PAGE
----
For pioneers and prospectors the new healthcare landscape offers a wealth of opportunity to engage more effectively with healthcare professionals

Number 1: Metamorphosis

COVID-19 has and will continue to change us all. In fact, when it comes to change, we have barely got started – the real shift is yet to come. The global community is in the grip of human and economic loss the like of which we have never seen in peace time, and history tells us that people do not experience losses like this and remain unchanged.

Lockdown signalled an abrupt end to all everyday routines and forced us to adapt overnight to remote working, home-schooling, furlough and redundancy; reduced access to everything from milk  to clinical consultations as all efforts were focused on preserving life.

From our current restrictive bubble, it is hard to visualise the future. But like it or not, we’re already locked into a change trajectory and there is no way back.

Survival of the flexible

The challenge is that we don’t like uncertainty and unpredictability – currently we have an abundance of both. The flipside is, we are highly adaptable – the past bears witness to this.

History might not seem relevant in terms of making the technological advances we now need to communicate and share knowledge in our almost exclusively virtual world, but as Adam Grant, Professor of Management and Psychology at the University of Pennsylvania’s Wharton School, says, it does help us learn lessons about our own resilience and apply learnings from past experiences to present challenges.

This flexibility is ultimately what underpins our survival. In an interview with The New York Times, Dr Sam Wessely, a GP practising in London, said we are ‘witnessing 10 years of change in a one week’ – and the figures affirm this. COVID-19 has made us hit fast-forward; many would argue not before time.

The most traditional of industries once reliant upon face-to-face meetings to engage with healthcare professionals (HCPs) has seen a 2,347% increase in online meetings and traffic to its websites rise 49% since January, according to Veeva Systems. Yet only 20% of HCPs believe they can access the information they need to support clinical decision making.

The current crisis has fuelled the speed of change that was already in train. Figures from IQVIA Consumer Health (pre-COVID-19) already illustrated that HCPs are responding positively to remote engagement with overall satisfaction with these projects ranging from 91%-95% (See Figures 1, 2 and 3).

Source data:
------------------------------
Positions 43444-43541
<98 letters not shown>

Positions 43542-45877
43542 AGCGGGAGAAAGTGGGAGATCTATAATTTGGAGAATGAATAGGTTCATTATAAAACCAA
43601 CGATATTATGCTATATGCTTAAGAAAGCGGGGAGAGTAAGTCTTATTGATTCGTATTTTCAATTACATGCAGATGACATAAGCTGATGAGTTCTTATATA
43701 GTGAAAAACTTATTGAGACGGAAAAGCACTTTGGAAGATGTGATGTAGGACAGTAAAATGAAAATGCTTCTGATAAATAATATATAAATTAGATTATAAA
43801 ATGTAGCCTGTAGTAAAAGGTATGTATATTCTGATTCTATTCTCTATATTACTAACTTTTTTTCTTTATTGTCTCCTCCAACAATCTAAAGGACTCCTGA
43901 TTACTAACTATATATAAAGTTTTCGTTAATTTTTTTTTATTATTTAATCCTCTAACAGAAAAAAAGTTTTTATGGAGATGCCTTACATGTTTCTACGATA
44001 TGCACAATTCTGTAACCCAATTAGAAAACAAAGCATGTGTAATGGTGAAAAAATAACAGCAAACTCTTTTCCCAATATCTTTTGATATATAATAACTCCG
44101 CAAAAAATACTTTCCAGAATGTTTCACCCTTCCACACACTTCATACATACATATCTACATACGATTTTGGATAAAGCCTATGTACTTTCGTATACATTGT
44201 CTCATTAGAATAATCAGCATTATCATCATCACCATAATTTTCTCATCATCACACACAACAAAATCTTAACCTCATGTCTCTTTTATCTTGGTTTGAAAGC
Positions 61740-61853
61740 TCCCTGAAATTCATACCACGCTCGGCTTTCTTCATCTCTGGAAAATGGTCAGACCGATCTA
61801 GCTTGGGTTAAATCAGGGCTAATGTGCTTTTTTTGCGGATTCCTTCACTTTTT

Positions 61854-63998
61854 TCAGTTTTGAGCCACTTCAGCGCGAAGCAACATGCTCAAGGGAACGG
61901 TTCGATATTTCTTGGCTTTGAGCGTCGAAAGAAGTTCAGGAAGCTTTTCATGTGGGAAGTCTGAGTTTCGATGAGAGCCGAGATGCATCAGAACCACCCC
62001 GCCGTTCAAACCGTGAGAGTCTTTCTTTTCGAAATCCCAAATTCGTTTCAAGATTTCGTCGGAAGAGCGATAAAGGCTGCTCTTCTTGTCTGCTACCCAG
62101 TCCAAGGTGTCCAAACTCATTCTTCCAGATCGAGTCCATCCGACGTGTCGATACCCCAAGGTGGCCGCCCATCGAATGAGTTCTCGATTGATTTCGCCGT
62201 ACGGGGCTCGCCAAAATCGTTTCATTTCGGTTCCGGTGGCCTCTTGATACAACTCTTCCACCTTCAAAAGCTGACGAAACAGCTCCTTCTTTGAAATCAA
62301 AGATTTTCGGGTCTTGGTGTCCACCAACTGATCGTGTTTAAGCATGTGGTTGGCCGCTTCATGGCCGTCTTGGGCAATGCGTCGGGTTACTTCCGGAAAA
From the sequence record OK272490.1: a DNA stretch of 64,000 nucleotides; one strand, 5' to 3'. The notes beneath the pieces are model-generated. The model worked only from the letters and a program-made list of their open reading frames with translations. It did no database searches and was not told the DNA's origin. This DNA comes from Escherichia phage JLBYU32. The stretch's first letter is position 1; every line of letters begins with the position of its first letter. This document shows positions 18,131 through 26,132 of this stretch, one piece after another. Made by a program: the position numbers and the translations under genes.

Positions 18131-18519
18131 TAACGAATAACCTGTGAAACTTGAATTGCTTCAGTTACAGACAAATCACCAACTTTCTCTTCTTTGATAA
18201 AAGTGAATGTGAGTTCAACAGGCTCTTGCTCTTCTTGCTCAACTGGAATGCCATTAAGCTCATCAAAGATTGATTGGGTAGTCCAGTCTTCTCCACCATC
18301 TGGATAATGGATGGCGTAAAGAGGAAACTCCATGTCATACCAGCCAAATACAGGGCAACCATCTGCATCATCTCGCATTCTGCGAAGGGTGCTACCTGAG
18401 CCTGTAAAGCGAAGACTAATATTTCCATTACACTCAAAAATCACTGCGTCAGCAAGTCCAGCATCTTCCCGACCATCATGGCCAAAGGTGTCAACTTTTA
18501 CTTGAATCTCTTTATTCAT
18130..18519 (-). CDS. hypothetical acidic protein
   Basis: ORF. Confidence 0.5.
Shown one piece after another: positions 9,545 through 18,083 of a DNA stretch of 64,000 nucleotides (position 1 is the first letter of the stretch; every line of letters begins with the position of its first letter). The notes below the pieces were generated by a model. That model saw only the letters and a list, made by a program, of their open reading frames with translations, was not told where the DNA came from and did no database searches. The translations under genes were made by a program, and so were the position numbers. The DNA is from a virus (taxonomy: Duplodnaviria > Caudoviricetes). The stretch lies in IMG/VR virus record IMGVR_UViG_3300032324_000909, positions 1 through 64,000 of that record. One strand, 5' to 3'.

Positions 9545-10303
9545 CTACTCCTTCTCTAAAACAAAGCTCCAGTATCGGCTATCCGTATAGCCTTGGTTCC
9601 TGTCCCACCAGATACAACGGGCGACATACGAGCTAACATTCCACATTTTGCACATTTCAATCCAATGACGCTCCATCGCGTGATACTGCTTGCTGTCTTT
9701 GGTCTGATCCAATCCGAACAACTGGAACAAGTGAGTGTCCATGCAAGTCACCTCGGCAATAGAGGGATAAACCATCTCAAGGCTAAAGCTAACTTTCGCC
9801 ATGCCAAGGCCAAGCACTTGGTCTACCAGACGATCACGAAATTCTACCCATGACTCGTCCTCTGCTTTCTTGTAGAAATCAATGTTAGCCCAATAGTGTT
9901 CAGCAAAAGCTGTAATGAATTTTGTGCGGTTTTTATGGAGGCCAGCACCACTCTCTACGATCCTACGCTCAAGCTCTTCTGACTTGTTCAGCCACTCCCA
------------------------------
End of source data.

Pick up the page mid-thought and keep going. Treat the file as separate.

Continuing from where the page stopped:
Figures also show that remote engagement has a positive impact on prescribing with 73% of HCPs saying that they are more likely to prescribe an e-detailed product (See Figure 4).

The new frontier

Against the backdrop of the harshest global economic conditions in living memory, these figures show that for pioneers and prospectors this new landscape offers a wealth of opportunity to engage more effectively and efficiently with an audience that is actively seeking new ways of interacting, gathering information and sharing knowledge. No longer are we asking if this is how they want to engage.

But simply perfecting platform use will not be enough. Technology will highlight inadequacies in information and its delivery, not mask them. HCPs are demanding more relevant, more timely information from healthcare companies to support their clinical decision making.

Equally, they are seeking support to help them improve dialogue with patients in this new environment. Ineffective communication with HCPs remains one of the top three reasons cited by patients as having a significant impact on their overall care experience.

The time to harness the opportunities that have arisen is now.

Over the coming months, we will be publishing a series of articles focused on how companies can make the most these opportunities, exploring how communication between healthcare organisations and HCPs, and between HCPs and their patients can be taken to the next level to improve patient outcomes.

Upcoming topics will look at:

*A new role for industry in ensuring greater levels of patient concordance

*Understanding behaviour change: the why not the how

*How the HCP–patient relationship impacts concordance

*Patient experience: the role of active listening and the illness narrative

*Patient empowerment: the role of self-care and shared decision making

*How technology is aiding patient concordance

*How HCP appetite for remote engagement demands that industry embraces technology.

Clare Bates is Content Director at Page & Page